Italy Mammal Watching

Hello Mammal Watchers,

I am planning a vacation around Naples, Italy and want to spend a few days Mammal Watching in Abruzzo, with hopes to see a Marsican Brown Bear (would also look forother mammals including and not limited to  Wolves, Chamois, Dormice and Otters).

For those of you who have been there – are guided tours necessary or of any benefit?

I read from trip reports that Gioia Vecchio is a popular place to search for bears, is it also good for the beginning of August or is it only recommended for spring?

Any other tips for Marsican Brown Bears or other mammals?




  • Francesco

    Hello Yuval,
    I’ve been a couple of times there in July/august. There are several good places (rifugio di iorio, forca resuni, passo dei monaci) where the landscape allows scoping for mammals.
    I haven’t seen bears/wolves but scats are all over. I would recommend to contact one of the experienced guides – Pietro Santucci or the managers of “rifugio terraegna“. It will increase drastically your chances.


  • Michaël Dagnelie


    I’m visiting the Abruzzo region at the moment. I already saw bears, wolves, porcupines, fat/edible dormice, chamois and many of the birds. I will give more details when I get back to the Netherlands in one week.

    Kind regards,


    • Yuval Tamir

      Hey Michaël,
      I would love to contact you for more information!
      My email is, I’d love to ask some questions.

    • Yuval Tamir

      Hey Michaël,
      would love to hear back from you about Abruzzo and places to see all the mammals you’ve seen.

      • Michaël Dagnelie


        Sorry for the late reply, I’ve been very busy since I got back. Here’s a summary:

        I spent nine full days in Abruzzo. It was part of a bigger two-month trip cycling, bird migration counting, doing part of GR20 and searching for animals at the Po-delta, Corsica and Central-Italy. I did everything by bicycle and train. I came to Abruzzo by bike from Roccasecca, there’s a train station. I also took the train back from Roccasecca to Rome and Tarquinia (to search for spectacled warbler).

        At Abruzzo, many times I slept (a bit) during the day, because the nights were very short or non-existent. There I saw: bears, wolves, porcupines, fat/edible dormice, grey long-eared bat (in a small building on the way to Abruzzo), corsican hare (probably, but I would have to check the literature and my pictures, since I didn’t find the Stuart’s mammals app alone very helpful regarding more difficult families), european hare (probably), european badger, red squirl (a black one), wild boar, fox (one bit a hole in my tent, next to where the food was), red deer, roe deer. Most notable birds I saw: white-backed ‘lilford’s’ woodpecker, collared flycatcher, bonelli’s warbler, short-toed snake-eagle, golden eagle, griffon vulture, rock partridge, common/red-tailed rock thrush, alpine accentor, white-winged snowfinch, red-billed and alpine chough, wryneck, lesser spotted woodpecker, etc. I also searched for reptiles and amphibians. However, I didn’t see many besides an unidentified snake, a few western green lizards (and many common and italian wall lizards), all on the bike on the way to Abruzzo. For these and other observations (Abruzzo was between 13-6-2022 and 24-6-2022), see:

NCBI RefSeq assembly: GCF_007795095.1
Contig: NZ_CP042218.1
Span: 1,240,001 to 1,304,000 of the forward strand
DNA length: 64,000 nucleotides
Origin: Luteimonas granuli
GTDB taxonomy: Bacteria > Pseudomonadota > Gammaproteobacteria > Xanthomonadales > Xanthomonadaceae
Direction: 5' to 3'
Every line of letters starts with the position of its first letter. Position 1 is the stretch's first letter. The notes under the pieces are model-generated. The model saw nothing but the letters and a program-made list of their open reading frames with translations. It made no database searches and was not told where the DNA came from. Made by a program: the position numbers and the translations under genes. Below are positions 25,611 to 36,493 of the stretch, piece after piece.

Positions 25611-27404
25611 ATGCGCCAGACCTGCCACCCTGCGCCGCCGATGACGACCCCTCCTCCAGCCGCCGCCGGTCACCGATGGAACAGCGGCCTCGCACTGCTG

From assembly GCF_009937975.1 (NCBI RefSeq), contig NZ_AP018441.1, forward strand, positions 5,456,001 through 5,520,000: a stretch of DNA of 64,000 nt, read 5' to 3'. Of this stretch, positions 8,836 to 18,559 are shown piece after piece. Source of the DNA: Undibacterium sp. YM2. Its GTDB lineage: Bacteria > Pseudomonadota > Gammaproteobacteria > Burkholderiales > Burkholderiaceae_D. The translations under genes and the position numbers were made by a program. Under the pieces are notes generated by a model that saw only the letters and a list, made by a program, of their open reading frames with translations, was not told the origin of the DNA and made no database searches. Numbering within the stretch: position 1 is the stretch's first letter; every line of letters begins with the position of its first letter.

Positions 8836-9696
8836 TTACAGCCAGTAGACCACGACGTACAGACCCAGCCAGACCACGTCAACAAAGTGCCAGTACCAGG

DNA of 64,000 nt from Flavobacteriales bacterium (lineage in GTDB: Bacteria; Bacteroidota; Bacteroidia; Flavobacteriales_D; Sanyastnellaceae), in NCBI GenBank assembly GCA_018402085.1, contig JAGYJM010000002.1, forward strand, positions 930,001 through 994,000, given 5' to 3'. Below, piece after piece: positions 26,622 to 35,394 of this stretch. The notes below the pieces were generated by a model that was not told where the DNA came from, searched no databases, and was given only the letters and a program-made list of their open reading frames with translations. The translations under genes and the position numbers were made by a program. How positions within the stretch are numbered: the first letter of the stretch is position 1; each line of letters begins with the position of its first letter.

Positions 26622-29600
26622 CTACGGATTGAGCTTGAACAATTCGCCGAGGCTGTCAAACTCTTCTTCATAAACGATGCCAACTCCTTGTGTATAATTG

You’ve already heard about the famous bear-spot Goia Vecchio. Unfortunately, two locals told me Goia Vecchio is not as good for bears as it used to be. They said this spring there have been few sightings there. The reasons the locals gave where disturbance and higher vegetation (but that could also mean they are just harder to find). However, I did see a bear there, but apparently I was very lucky. The bear I saw there was quite close. But I only saw it for a few seconds, since it was hunted by two white dogs (I later met the apparent owner of the dogs and he thought it was funny), so I understand disturbance as a factor. One of the locals tipped me that the more remote Cicerana was better for bears, it’s also the place where Ecoturs do their ‘weekends with the bears’ (they sleep in the Rifugio della Cicerana). After that, I decided to dedicate much of my time to this place. You go there from Rifugio Passo del Diavolo, from a small parking place you have to walk to the spot, near the refuge. The idea here is that you have a good overview and then scan the surrounding mountains. It took me some time to find a good spot. I found this to be the place with the best overview: